“Grief on top of grief”
That’s how my therapist described what I’m feeling right now.
I had spent the early part of this week mentally and spiritually preparing myself for the anniversary of my friend Harold’s death. Harold was a seminary friend who succumbed to cancer last year. I sat with him several time during and after treatments. I watched him wither away. He continued to encourage me, even as his own life was fading. It was hard to watch this big personality become something small and frail. Harold’s death knocked the wind out of me last winter and I was planning on spending this anniversary, quietly, away from the world, in reflection.
Then on Wednesday, I got the message that Liz had died.
Liz and I were incredibly close during our senior year of college and freshman year of high school. Her dad was my pastor throughout junior and senior high and it was he who told me of his daughter’s passing. Not only am I dealing with the loss of my friend, but the hurt of seeing a mentor grieve and not really knowing how to be there for him other than to literally be there, which I will tomorrow.
Liz, I should mention, is the second person from my graduating class to pass away this week. What the entire hell???
When I described my relationship with Liz to my therapist, she called her my “joy person”. I probably have several of those, but it was an accurate description. Whether it was writing, Star Wars, or pro wrestling, Liz was the person I could talk to about whatever I was into at the moment and she almost always had the same amount of enthusiasm for it as I did. Years after high school, when Facebook reunited us, I discovered that she had married another friend from high school who owned a family farm. As adults, we were able to share our love of growing things. She never let me romanticize about making a living as a farmer. She let me know how hard she and her husband worked. At the same time, she encouraged my green thumb and it always felt a little extra special to get a “like” from her on something I posted related to my garden.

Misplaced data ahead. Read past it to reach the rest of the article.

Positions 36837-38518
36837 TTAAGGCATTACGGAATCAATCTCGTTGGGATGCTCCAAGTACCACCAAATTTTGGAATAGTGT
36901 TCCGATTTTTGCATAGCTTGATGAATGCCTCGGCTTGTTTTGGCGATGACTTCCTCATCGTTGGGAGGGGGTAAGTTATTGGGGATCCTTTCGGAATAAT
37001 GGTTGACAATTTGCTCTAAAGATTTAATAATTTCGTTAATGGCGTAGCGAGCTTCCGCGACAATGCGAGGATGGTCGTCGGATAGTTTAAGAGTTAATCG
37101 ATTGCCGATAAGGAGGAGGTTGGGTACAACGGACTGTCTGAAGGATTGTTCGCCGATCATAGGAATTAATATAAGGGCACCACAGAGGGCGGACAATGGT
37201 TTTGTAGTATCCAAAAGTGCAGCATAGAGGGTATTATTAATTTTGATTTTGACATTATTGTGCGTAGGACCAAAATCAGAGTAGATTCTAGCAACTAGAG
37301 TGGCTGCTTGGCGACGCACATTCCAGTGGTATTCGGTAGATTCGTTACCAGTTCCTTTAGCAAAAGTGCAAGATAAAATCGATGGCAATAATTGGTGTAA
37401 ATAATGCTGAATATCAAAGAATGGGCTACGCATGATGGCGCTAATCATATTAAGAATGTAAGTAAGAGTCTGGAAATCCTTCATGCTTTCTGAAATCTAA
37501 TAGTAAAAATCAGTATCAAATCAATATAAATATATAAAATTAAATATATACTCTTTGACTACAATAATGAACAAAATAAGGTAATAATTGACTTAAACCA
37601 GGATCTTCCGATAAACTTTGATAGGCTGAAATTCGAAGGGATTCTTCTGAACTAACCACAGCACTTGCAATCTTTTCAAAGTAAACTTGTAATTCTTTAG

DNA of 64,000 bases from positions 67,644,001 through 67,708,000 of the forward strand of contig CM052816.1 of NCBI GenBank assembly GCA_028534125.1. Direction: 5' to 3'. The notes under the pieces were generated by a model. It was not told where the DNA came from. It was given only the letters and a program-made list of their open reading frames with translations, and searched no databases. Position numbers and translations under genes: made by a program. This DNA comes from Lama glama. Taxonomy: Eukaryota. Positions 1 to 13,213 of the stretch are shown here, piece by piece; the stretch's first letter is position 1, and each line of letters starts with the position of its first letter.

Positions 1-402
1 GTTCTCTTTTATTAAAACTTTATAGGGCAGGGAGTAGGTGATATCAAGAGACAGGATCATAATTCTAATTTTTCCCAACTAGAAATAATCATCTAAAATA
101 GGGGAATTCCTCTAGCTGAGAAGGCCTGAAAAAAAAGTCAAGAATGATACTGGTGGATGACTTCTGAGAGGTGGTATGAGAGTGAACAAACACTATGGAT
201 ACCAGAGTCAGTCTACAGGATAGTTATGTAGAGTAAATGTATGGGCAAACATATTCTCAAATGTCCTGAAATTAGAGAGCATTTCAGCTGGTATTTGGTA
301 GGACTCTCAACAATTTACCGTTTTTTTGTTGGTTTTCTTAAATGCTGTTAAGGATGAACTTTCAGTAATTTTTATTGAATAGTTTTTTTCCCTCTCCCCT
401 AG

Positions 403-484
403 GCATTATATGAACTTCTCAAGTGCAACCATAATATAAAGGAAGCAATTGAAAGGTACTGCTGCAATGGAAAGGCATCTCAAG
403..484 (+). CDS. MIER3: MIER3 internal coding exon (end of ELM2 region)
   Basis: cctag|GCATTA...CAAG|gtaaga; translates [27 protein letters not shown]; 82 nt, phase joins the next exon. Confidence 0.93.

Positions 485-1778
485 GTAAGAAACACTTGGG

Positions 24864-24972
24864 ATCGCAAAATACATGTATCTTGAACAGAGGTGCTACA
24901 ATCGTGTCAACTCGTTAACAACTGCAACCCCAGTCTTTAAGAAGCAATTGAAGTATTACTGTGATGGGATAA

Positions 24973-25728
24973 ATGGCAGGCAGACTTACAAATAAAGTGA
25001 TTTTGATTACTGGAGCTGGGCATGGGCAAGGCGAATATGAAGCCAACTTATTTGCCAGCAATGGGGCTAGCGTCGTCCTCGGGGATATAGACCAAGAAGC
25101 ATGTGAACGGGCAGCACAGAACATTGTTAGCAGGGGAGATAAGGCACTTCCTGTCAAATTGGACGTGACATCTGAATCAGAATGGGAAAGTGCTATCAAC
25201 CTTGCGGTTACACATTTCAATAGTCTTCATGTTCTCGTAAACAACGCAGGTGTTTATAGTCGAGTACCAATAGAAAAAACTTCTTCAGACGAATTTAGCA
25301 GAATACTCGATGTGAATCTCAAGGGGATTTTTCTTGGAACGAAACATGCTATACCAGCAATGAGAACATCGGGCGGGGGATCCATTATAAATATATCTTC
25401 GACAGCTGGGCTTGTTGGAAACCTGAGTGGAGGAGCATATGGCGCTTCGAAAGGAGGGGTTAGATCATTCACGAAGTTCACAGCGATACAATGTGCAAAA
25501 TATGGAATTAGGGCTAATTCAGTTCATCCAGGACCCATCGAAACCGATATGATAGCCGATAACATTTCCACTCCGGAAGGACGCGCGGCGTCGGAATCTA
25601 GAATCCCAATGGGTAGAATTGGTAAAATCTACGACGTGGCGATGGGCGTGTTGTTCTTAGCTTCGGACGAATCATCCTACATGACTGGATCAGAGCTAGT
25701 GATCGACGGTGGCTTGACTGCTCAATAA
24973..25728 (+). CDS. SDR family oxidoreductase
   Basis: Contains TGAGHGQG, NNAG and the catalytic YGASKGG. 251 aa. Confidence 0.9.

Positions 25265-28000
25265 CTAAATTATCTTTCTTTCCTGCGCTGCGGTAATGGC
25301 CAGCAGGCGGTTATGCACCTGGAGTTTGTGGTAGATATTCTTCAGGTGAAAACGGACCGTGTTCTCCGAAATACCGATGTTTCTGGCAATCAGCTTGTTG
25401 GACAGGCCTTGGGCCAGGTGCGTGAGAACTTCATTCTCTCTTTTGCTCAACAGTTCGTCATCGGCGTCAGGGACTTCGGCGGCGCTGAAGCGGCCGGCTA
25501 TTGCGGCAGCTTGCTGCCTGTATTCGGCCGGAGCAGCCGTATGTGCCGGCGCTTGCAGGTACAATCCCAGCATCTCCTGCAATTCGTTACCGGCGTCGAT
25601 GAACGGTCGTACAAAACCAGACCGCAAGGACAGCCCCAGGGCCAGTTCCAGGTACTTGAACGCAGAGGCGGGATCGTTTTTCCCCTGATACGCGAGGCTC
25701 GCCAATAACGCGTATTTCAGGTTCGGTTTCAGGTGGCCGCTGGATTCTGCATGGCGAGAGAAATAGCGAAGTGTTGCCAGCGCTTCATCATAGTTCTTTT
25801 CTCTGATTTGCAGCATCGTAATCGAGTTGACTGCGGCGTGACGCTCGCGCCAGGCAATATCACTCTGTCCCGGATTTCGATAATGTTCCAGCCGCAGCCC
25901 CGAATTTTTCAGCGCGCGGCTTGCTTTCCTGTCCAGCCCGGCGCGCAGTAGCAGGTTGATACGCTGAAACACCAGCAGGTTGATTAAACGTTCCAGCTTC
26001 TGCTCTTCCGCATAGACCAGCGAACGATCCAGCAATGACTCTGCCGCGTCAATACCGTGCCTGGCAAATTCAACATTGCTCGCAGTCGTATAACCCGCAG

Harold left behind a wife and three boys. Liz leaves behind a husband and two boys, slightly older than my oldest. I’m trying not to center my own grief, knowing that there are people hurting more than I am.
I don’t grieve well. I’m not a crier. Right now, I wish that I were. Crying would feel like a huge release.
I’m heartbroken. There is part of me that feels like I’m too young to be burying friends. I know that isn’t based in reality and I know that as I get older this will only become more common, but damn.
I don’t know what else to write. I’m overwhelmed. I was already having a kinda rough week and then I got blindsided by waves of emotions. You all know how I hate to feel things! Tomorrow I will go to Pittsburgh and say “goodbye” to my friend. And I will set aside a little space to remember my other friend. And I will not beat myself up for “grieving wrong”.
I am sad. One of the first sentences that I ever learned to write and yet it is as profoundly true now as when I was first learning my letters.
I am sad.